In Contention


Naïveté you can believe in

Posted by Kristopher Tapley · 8:54 am · September 9th, 2011

Guy has already covered George Clooney’s  “The Ides of March” for us out of Venice. It’s too bad I couldn’t get into any pre-Toronto screenings (due to not attending the festival), since I was anticipating liking it more than Guy and it could have been nice counter-balance. But then again, maybe not.

I’ve been reading a lot of reviews and Tweets out of Toronto screenings yesterday from the less-than-enthused. “There isn’t anything shockingly new in this political thriller,” Kyle Smith of the New York Post asserted. “[I]t was pretty much all in ‘Primary Colors’ 15 years ago.” His colleague, Lou Lumenick, Tweeted something similar (while nevertheless praising the cast).

Similarly, eFilmCritic’s Erik Childress Tweeted that the film “is tremendously disappointing. No more than a watered down version of ‘Primary Colors.’” It’s beginning to sound like the film is going to be saddled by comparisons to that 1998 Mike Nichols effort (which was to Bill Clinton what “The Ides of March” is to Howard Dean). That film, by the way, only wound up with nominations for Best Supporting Actress (Kathy Bates) and Best Adapted Screenplay.

Variety’s Justin Chang was equally harsh toward the film, while The Hollywood Reporter’s Deborah Young seemed to be vacillating half-way through.

Even Jeff Wells’s positive assessment (headlined “Does The Job”) seemed incredibly measured. “[I]t’s a high-end, thoroughly adult popcorn movie, and that’s totally fine,” he wrote, almost apologetically. “There’s nothing to bitch about or put down here. Well, you can but why? To what end?”

Naturally, festival co-director Cameron Bailey saw it all a little differently. “Much more positive response than across the water,” he Tweeted. I guess I have read this or that note about how the room seemed to be more accepting to the naïveté of the drama than European audiences.* And this morning I did stumble across Erik Kohn’s semi-rave, which again invokes the Nichols film, calling it “a leaner, more outwardly aggressive version” of it.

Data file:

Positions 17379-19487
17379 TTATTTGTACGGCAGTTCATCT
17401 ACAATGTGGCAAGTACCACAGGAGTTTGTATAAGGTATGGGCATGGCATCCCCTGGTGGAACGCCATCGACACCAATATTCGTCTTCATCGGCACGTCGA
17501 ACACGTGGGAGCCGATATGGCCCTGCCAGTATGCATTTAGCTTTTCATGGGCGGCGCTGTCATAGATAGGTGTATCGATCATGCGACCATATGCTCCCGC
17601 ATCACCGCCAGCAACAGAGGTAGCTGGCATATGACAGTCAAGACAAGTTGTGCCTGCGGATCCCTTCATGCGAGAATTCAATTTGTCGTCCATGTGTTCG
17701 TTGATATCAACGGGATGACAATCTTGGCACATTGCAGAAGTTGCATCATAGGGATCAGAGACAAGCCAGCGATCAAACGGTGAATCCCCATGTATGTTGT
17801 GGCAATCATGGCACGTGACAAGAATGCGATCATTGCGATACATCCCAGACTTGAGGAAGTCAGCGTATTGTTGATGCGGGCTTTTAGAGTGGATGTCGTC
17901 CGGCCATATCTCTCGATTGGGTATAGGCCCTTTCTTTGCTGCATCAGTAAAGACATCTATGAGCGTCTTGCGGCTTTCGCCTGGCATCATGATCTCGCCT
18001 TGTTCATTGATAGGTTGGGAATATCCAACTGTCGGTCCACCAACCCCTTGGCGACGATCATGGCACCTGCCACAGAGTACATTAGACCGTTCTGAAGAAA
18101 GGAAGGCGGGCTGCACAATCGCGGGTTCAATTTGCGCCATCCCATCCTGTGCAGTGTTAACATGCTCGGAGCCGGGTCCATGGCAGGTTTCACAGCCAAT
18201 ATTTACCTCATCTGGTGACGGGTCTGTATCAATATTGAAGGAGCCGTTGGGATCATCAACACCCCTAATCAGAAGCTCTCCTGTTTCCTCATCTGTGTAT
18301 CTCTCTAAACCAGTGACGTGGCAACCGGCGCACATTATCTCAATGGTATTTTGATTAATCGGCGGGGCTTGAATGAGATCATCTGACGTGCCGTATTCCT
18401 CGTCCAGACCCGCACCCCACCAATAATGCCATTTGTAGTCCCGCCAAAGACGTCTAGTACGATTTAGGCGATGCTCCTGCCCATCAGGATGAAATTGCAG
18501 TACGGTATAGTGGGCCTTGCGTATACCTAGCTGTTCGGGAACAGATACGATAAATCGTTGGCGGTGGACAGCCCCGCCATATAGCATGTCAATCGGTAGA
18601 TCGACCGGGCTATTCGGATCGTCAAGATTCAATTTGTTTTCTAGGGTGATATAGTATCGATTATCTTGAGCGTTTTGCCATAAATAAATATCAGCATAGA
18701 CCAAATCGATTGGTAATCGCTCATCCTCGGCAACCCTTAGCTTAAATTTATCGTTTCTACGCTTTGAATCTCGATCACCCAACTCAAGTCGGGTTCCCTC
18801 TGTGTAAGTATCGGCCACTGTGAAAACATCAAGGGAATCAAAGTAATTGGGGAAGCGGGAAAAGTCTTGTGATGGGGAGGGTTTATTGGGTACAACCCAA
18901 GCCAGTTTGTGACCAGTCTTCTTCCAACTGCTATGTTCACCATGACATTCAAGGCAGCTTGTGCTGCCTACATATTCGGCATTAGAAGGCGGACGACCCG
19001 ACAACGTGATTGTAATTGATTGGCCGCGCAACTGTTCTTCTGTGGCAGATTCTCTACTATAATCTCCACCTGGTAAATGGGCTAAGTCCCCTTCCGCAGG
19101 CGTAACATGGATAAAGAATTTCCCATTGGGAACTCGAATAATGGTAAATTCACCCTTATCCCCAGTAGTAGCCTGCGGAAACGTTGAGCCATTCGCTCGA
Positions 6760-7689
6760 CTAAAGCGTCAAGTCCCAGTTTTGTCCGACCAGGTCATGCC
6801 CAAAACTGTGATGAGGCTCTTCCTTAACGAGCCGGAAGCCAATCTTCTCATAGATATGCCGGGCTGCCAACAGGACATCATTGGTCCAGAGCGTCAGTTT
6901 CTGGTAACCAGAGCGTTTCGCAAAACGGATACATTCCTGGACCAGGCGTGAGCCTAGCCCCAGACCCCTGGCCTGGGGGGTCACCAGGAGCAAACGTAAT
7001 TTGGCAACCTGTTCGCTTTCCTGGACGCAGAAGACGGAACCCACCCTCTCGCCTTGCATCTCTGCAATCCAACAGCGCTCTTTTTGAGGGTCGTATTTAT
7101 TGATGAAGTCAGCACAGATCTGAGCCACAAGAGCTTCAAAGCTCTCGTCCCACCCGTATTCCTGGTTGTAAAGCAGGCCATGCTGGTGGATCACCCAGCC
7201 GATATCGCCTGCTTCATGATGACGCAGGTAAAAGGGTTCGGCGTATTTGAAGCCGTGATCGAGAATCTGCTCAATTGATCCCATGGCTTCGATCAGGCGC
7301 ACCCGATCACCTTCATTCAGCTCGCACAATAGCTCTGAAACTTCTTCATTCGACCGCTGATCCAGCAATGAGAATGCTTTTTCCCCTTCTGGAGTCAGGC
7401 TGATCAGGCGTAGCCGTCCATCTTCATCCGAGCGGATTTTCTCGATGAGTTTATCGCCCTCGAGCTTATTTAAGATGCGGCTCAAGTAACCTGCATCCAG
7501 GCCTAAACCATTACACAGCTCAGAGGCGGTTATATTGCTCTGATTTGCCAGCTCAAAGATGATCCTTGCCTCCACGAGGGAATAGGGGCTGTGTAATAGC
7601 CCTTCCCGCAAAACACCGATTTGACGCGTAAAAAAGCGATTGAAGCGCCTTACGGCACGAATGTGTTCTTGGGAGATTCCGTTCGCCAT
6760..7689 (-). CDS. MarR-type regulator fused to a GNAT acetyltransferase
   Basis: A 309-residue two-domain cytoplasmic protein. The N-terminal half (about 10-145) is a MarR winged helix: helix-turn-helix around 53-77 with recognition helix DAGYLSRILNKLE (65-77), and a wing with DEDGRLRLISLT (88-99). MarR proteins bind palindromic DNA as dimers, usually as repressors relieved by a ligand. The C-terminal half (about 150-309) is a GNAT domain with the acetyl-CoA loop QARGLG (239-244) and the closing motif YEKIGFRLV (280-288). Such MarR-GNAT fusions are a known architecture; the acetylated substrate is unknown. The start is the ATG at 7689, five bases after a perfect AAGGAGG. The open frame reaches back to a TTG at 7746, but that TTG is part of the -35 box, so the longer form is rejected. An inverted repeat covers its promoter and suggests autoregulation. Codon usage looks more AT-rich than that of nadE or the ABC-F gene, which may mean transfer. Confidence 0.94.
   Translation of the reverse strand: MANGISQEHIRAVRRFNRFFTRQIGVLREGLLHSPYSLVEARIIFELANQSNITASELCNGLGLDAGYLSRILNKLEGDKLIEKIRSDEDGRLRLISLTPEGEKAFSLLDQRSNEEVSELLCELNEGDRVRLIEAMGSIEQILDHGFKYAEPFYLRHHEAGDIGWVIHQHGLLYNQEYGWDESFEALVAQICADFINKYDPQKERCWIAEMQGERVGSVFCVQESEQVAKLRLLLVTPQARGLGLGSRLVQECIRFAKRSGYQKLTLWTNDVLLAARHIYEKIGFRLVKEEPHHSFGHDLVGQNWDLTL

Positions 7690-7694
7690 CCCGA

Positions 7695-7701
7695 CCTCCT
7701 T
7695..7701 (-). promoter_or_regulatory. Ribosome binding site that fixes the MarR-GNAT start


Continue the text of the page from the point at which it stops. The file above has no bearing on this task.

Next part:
Regardless, the lack of real passion for the film makes you wonder if Dave Karger was a bit generous by proclaiming it a “slam-dunk Best Picture nominee.” Maybe at the end of the day, “The Ides of March” will be thankful for a field that allows for more than five nominees.

I’m just guessing here. I’d love to see and, you know, gauge for myself. Which I look forward to. Whenever that happens. I find myself wondering if a showing in Telluride, which would have likely been positively received (as it is from much of the general audience in Toronto), might have made for a better press reveal, since the vibe of the town is so intimate and kind of takes over the overall perspective. And with Clooney in town, it would have just made sense. Just thinking out loud.

I’ll leave it with Guy’s ultimate takeaway:

For a film that affects a jaded, it-was-ever-thus air about the reality of dirty politics (that title isn’t exactly rich in ambiguity, either), the way it stares earnestly aghast at the characters’ hypocrisies and double-crossings is itself naïve at best, and downright disingenuous at worst.